29. The apparatus of claim 26 wherein the user-interface member includes at least one of a key, a button, a key pad, a direction pad, a touch screen, a scroll wheel, a mini-joystick, a trackball, and a knob.
30. The apparatus of claim 26 wherein the memory further stores program code for extracting a haptic code from the input signal, the control signal being based at least in part on the haptic code.
31. The apparatus of claim 26 further comprising a display device in communication with the processor, the memory further storing program code for causing a content of the input signal to be displayed, the content includes at least one of a message, a video image, and a graphical feature.
Description
    CROSS-REFERENCE TO RELATED APPLICATIONS
  • [0001]
    This application claims priority to U.S. Provisional Patent Application No. 60/431,662, filed on Dec. 8, 2002, the entire disclosure of which is incorporated herein by reference.
  • FIELD OF THE INVENTION
  • [0002]
    This invention relates generally to haptic-feedback systems. More specifically, embodiments of the present invention relate to using customized haptic effects in a variety of applications to convey information to users of handheld communication devices.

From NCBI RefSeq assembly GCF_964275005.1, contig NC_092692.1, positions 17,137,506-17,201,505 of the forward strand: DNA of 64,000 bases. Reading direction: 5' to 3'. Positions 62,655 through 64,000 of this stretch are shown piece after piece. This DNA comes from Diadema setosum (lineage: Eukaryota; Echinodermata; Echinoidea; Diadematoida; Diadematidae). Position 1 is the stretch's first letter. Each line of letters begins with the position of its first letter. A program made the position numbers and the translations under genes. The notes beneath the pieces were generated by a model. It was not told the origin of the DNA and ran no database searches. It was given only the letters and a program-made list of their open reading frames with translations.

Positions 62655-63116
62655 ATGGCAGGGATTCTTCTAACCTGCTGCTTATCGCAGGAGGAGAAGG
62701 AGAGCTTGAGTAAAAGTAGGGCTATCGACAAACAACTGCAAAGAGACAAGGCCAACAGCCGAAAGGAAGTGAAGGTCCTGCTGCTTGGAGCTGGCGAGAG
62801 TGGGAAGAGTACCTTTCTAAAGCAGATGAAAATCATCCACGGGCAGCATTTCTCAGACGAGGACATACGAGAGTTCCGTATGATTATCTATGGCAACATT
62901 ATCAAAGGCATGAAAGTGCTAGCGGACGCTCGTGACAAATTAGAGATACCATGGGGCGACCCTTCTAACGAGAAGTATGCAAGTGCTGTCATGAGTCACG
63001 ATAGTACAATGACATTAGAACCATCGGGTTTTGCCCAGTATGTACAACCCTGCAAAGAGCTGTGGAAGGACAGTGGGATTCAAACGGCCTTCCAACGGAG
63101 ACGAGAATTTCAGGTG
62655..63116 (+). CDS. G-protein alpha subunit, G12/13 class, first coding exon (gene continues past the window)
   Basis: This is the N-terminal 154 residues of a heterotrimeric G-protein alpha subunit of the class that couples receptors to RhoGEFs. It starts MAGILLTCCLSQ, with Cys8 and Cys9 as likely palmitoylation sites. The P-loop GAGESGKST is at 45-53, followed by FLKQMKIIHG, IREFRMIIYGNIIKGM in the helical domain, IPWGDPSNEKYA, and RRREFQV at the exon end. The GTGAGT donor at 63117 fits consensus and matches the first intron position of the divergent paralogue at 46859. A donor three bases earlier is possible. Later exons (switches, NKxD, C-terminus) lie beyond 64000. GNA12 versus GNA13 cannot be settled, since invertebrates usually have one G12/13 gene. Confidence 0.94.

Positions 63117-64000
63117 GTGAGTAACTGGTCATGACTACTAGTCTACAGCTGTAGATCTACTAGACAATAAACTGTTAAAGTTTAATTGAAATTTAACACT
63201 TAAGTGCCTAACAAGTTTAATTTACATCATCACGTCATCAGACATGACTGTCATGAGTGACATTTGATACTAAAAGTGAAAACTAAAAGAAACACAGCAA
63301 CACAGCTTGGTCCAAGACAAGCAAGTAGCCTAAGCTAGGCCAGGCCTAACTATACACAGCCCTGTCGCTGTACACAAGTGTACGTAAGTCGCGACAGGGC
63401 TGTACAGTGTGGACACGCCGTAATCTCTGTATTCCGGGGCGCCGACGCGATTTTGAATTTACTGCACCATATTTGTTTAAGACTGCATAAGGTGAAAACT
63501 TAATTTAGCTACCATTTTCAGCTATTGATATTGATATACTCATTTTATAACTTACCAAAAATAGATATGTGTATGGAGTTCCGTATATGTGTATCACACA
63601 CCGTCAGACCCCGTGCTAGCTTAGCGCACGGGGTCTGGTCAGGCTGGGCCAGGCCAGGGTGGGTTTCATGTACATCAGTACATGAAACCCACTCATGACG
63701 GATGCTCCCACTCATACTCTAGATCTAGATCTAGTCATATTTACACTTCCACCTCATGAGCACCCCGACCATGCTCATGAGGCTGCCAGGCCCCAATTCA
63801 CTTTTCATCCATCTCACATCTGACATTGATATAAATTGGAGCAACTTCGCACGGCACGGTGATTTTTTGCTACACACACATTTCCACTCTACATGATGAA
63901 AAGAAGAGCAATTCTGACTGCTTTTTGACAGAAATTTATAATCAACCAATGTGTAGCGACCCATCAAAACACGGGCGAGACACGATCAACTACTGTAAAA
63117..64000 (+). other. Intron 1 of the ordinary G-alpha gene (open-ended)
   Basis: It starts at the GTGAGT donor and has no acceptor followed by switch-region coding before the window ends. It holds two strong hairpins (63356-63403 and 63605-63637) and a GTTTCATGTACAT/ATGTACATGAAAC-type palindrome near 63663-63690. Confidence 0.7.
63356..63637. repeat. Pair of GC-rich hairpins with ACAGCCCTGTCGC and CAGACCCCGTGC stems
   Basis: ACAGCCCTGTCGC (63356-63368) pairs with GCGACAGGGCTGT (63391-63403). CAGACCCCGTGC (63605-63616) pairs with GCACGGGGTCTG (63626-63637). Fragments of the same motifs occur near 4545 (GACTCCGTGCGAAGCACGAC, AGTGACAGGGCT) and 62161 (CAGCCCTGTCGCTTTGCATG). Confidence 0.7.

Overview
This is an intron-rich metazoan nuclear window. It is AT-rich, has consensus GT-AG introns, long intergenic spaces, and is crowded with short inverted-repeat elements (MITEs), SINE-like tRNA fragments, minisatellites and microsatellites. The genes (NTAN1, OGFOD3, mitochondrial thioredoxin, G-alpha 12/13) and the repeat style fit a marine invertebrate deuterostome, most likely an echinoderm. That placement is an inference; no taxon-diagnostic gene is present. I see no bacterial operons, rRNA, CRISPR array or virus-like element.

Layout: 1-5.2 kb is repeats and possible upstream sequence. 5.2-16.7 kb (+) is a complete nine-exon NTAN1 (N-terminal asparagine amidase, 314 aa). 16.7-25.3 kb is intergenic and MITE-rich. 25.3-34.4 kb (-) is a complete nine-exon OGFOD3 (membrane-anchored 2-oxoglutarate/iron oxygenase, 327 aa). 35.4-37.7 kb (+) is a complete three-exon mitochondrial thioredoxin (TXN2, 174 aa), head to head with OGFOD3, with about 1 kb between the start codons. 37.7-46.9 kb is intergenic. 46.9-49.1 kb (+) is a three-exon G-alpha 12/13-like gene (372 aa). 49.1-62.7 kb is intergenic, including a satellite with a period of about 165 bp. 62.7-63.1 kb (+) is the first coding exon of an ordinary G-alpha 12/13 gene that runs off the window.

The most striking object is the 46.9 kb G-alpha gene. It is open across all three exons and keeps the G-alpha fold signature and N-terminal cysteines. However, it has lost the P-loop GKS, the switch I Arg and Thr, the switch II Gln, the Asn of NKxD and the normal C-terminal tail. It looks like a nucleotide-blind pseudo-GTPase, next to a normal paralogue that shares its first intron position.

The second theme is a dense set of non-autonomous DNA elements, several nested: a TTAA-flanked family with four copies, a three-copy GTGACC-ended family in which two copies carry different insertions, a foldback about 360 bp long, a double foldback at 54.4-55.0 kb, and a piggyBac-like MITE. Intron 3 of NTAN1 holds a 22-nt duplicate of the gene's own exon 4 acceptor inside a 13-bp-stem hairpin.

• BACKGROUND
  • [0003]
    As handheld communication devices become part of everyday life, device manufactures and service providers strive to enhance the versatility and performance of such devices.
  • [0004]
    Handheld communication devices in the art (e.g., mobile phones, pagers, personal digital assistants (PDAs), etc.) typically use auditory and visual cues to alert a user when incoming messages, such as voice calls and emails, are received. Such auditory and visual alerts, however, have the disadvantages of being distracting in some situations (e.g., during driving), or annoying in others (e.g., during a meeting or a concert). Although vibratory alerts are made available in some communication devices such as cellular phones, such vibratory effects cannot be customized or personalized according to applications, thus conveying little information to the user. A need, therefore, exists in the art for a new sensory modality that delivers information to users of handheld communication devices in a personalized fashion.